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I was wondering what is the reason to implement shapes like spheres with triangles instead of a mathematical equation? This could allow perfectly round spheres and not kind of spherical with some levels of subdivision surface. Not to mention the significant boost in rendering time.

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    $\begingroup$ Lots of misconceptions in your question. Rendering would depend on the final amount of triangles, regardless of generation method. Blender does have NURBS based primitives and they are seldomly used because they present non of the advantages you claim, since at the end of the day those mathematical formulas are still used to generate triangles anyway $\endgroup$ – Duarte Farrajota Ramos Feb 28 '19 at 17:05
  • $\begingroup$ As far as I know PovRay bases its shapes upon equations $\endgroup$ – WhatAMesh Feb 28 '19 at 21:05
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Creating an "equation" for rendering non-simple objects, such as a tank model, for instance, is much more difficult, especially when it comes to ray-tracing and shading. While for instance a sphere from an equation would be very simple, a sphere next to a complex object would be difficult, and its better to build complicated meshes out of polygons. The reason you can't have math-based meshes next to polygon-based meshes together is because they use different ways of rendering, as well as to keep everything consistent. This is my understanding of it, anyways, and people can correct me if I am mistaken.

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It comes down to the complexity of math involved and to the design of compute hardware:

  • dealing with curved surfaces requires lots of complicated math - intersections of B-splines and Nurbs surfaces can lead to some cubic quartic or even more complicated math. Solution to those equations is not trivial. On the other hand representing planar triangles and lines requires only simple linear algebra.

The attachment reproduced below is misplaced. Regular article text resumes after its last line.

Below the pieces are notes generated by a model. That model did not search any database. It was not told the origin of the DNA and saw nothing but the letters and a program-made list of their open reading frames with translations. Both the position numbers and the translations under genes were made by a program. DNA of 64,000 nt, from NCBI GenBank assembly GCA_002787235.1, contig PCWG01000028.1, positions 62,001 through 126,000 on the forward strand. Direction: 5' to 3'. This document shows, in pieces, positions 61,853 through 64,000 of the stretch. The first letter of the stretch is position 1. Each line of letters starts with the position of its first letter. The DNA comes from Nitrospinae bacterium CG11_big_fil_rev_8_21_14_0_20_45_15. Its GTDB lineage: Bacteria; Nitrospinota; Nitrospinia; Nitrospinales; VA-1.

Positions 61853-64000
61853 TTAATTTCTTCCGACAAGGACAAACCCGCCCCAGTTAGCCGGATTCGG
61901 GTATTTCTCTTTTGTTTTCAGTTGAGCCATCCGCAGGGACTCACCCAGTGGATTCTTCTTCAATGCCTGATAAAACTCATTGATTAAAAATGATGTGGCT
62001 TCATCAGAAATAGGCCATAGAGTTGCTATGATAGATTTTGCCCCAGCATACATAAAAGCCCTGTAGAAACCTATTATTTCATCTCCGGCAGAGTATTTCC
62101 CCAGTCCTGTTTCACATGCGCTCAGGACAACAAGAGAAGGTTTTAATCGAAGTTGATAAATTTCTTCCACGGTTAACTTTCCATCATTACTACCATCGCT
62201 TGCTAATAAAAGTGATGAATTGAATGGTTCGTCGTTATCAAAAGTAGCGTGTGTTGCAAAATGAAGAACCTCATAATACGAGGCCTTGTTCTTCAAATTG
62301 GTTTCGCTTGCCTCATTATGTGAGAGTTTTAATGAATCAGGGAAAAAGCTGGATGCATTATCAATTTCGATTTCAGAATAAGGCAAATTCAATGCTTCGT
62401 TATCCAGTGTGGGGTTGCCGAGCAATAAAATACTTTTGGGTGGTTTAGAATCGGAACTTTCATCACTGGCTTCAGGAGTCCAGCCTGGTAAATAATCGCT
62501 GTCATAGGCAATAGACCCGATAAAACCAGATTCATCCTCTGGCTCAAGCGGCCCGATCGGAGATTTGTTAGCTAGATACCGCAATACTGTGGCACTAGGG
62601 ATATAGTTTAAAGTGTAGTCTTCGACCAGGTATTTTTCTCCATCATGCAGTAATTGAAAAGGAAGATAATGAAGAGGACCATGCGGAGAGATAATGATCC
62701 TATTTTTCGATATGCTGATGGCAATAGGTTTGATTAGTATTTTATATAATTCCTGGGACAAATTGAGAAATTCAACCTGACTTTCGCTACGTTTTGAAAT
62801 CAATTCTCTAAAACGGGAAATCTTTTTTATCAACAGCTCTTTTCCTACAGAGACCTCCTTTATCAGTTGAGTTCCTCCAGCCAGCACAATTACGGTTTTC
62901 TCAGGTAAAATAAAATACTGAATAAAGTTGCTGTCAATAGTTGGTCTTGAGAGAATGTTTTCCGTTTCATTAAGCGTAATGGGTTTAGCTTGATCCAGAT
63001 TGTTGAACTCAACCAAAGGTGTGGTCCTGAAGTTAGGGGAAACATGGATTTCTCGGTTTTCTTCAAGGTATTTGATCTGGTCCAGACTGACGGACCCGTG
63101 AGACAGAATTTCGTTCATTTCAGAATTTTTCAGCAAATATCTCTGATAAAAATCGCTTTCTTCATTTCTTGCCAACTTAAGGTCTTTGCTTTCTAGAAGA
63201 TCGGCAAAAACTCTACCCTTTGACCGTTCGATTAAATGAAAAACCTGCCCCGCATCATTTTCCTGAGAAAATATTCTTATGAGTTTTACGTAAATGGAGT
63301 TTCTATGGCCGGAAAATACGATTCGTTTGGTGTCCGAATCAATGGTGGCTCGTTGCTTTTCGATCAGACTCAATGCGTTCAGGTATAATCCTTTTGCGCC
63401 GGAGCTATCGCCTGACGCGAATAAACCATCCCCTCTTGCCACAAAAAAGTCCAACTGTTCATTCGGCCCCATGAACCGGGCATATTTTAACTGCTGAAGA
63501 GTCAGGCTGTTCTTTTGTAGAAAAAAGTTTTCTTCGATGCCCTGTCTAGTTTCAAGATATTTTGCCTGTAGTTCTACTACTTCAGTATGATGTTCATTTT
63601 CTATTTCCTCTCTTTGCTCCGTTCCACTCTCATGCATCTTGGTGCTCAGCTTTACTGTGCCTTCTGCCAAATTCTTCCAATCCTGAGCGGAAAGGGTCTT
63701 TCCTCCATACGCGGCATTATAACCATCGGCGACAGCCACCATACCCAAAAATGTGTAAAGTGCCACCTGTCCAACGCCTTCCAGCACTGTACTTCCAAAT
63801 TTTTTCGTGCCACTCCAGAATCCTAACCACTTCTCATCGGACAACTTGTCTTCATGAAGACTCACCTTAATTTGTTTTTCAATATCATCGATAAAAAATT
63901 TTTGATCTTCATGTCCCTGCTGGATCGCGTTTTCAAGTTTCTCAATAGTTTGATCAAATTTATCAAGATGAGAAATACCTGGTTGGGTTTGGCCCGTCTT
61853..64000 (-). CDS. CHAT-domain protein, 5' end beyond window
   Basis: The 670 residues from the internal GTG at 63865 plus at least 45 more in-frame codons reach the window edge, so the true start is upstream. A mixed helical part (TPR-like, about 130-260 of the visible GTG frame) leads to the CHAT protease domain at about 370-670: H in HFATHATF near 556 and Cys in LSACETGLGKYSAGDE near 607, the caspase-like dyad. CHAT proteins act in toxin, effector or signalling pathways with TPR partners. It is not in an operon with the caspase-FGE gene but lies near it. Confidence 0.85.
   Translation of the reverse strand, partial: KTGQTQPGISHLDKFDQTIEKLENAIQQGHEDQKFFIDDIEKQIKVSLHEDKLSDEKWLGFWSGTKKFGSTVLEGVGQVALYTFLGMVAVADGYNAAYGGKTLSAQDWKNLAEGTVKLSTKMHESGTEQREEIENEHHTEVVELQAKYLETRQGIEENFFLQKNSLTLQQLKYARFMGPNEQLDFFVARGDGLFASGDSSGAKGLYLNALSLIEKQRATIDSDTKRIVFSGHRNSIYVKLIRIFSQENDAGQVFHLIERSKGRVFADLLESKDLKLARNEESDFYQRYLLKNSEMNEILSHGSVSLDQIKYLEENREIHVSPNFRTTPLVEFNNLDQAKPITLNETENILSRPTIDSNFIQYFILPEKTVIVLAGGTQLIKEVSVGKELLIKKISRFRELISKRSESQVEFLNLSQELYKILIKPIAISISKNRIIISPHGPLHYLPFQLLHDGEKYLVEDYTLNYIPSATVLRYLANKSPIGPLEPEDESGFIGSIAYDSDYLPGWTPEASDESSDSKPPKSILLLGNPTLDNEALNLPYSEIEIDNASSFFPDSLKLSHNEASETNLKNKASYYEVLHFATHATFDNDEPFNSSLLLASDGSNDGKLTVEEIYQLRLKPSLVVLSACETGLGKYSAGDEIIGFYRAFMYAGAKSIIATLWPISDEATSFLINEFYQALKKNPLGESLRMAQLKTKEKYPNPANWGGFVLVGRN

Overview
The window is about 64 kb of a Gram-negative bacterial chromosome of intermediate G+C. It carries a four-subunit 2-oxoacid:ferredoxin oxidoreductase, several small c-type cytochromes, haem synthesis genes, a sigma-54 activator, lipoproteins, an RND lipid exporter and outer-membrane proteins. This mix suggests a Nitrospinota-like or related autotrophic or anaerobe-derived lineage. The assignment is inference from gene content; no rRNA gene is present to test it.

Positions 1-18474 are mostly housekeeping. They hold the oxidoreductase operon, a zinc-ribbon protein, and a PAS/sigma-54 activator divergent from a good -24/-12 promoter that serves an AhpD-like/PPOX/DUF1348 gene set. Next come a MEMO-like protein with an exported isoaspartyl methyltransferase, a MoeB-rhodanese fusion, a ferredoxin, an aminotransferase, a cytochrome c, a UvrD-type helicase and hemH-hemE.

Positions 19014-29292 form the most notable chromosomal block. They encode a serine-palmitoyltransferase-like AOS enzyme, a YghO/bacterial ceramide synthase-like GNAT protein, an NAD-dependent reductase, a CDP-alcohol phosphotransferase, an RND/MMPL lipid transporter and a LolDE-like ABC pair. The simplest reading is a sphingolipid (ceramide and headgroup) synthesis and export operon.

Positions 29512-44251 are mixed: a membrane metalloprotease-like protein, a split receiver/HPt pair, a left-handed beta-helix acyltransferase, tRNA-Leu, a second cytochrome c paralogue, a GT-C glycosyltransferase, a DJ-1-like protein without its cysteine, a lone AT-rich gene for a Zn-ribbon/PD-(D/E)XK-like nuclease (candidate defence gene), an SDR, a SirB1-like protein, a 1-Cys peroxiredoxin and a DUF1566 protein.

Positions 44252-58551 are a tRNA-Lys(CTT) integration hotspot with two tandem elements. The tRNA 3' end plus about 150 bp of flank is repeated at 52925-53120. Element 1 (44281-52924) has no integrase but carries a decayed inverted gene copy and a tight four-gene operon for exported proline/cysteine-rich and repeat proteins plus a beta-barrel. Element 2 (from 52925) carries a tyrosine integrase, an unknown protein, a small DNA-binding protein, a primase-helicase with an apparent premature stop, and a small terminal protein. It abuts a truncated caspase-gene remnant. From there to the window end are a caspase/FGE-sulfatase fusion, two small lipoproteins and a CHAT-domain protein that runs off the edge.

• the computer hardware under the surface is very dumb - can basically only add and multiply. Doing linear algebra is very efficient and fast, because it is hardware accelerated by special instructions that take advantage of how transistors and memory in the chip is designed. Doing more complicated math on computer is very slow and often the results are achieved by an iterative approximation method to some degree of precision.

So instead of using the proper math to deal with ideal surfaces and using iteration to get an approximated math solution, we approximate the surfaces instead and get the precise solution in single computation of linear algebra (usually as precise as 32bit floats allow).

Because there is a lot of simple cores that can do such task, we can compute millions of small triangles in real-time, triangles smaller than the pixels on screen.

Computer hardware is full of linear algebra units because it is universal, you can use it to do any task. A specialized unit that solves a cubic equation would not be utilized every time and would also occupy more space on the chip, but it would do the task much faster than a unit that computes linear equations. Today we start seeing some specialized hardware to accelerate non-linear tasks, like RT cores (does intersections of rays with BVH trees) or tensor cores (does inferencing of neural networks)

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